Tutorial: Pillowcase seam repair

After our recent holidays I found myself with a lot of washing and sorting to do. This morning I came across this pillowslip, which had torn open where the pillow is inserted:

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This has been bugging me for a while, because it’s such a lovely pillowslip (I used this when I was growing up and it came in a bag of hand-me-downs recently). The closure is like a cushion, with a slit across the back that the pillow goes through. It tends to bulge open at the best of times, and the torn seam has rendered it pretty unusable. So, time to fix it!

When you have a torn seam, the fix is usually a simple case of turning it inside out, and then sewing over the old seam line. If you have never done any sewing before, and you want to try your hand at it, this type of mending is a great way to start! You only need a few tools (a needle and thread at the most basic, but a sewing machine is a great help).

First up, turn the item inside out, and iron the seam allowance flat. This makes it easier to see exactly how the pieces are supposed to fit together, and to pin them into place. In my case, the pillowslip had two flaps that are supposed to sit on top of each other (I used the other end of the flaps to work out which way to lay them on the seam). I also spotted that the seam edge was still raw and starting to unravel after all these years. It’s very unusual to find a pillowslip like this one! They are all overlocked inside, now.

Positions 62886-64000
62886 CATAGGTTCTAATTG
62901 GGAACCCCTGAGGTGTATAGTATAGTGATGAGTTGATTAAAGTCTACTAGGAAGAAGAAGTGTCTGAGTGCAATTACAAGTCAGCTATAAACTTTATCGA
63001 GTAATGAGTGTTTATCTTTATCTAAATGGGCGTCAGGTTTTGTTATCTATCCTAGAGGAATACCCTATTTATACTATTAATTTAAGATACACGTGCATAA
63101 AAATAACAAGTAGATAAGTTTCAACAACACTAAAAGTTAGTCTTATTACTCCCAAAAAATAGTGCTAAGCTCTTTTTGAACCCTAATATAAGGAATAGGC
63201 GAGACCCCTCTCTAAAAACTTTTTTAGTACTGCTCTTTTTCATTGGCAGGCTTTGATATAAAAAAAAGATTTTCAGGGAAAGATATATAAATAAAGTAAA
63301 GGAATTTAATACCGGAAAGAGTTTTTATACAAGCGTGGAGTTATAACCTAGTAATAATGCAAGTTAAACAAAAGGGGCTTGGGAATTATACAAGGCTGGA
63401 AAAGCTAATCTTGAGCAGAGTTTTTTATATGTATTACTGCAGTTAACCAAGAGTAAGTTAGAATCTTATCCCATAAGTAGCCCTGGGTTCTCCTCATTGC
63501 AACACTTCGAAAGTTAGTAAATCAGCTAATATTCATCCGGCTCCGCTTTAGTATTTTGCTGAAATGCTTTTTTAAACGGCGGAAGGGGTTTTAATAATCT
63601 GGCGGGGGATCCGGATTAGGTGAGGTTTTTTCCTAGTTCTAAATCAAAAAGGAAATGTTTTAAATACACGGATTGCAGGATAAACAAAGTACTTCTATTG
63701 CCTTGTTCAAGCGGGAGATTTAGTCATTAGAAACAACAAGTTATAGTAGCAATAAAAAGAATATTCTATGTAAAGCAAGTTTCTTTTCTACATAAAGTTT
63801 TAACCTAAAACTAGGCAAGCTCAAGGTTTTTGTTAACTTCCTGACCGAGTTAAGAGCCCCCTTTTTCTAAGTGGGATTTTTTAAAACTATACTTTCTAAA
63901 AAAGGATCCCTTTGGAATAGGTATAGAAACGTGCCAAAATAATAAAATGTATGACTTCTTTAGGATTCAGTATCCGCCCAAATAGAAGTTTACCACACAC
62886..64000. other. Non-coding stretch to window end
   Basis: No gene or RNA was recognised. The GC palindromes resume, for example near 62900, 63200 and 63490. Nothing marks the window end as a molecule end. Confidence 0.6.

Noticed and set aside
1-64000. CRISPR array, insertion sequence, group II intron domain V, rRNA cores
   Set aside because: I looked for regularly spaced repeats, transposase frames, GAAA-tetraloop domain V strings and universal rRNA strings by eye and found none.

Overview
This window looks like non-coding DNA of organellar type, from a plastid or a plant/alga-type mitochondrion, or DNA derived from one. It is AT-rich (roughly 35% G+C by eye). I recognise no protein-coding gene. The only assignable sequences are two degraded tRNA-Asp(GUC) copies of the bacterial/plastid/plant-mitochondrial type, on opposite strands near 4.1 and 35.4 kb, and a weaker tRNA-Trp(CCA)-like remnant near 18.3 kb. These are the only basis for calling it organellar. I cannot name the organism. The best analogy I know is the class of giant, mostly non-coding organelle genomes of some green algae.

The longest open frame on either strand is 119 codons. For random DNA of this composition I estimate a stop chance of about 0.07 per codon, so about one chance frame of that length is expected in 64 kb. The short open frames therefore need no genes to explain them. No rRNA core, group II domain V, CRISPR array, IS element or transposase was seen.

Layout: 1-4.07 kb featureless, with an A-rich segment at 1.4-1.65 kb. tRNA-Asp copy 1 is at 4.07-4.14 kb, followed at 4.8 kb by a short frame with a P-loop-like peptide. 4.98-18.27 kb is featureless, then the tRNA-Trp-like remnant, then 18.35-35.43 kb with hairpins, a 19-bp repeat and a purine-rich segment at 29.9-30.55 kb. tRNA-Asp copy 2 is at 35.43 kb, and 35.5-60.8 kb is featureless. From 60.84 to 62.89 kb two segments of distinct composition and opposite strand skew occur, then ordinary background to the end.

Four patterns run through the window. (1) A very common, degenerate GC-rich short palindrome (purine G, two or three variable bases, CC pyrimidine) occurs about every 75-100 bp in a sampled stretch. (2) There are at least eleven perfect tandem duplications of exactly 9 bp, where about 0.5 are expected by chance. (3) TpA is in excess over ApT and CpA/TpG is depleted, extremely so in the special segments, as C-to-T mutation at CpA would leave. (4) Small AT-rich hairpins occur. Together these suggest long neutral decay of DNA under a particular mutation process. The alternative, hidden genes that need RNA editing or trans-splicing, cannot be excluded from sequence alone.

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Pin the seam pieces together and give it another quick press to help the layers stay put when you are at the machine. A quick backstitch at either end of the new stitching will secure the existing seam and the new one. If you are sewing by hand, use a backstitch and be sure to go over some of the existing stitching to make sure the old torn ends are secured.

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Repair complete! If you also want to finish any raw edges, you can put a zig-zag stitch over the top, or use an overlocker if you’re lucky enough to have one. If I was repairing this by hand, I wouldn’t have bothered to finish the edges, as the rate at which it was ravelling was pretty slow.

A simple repair like this one helps to get as much use out of your things as possible. Now the pillowcase can go back into rotation with the others, and have another twenty years of service! (Maybe!)

Repaired pillowslip

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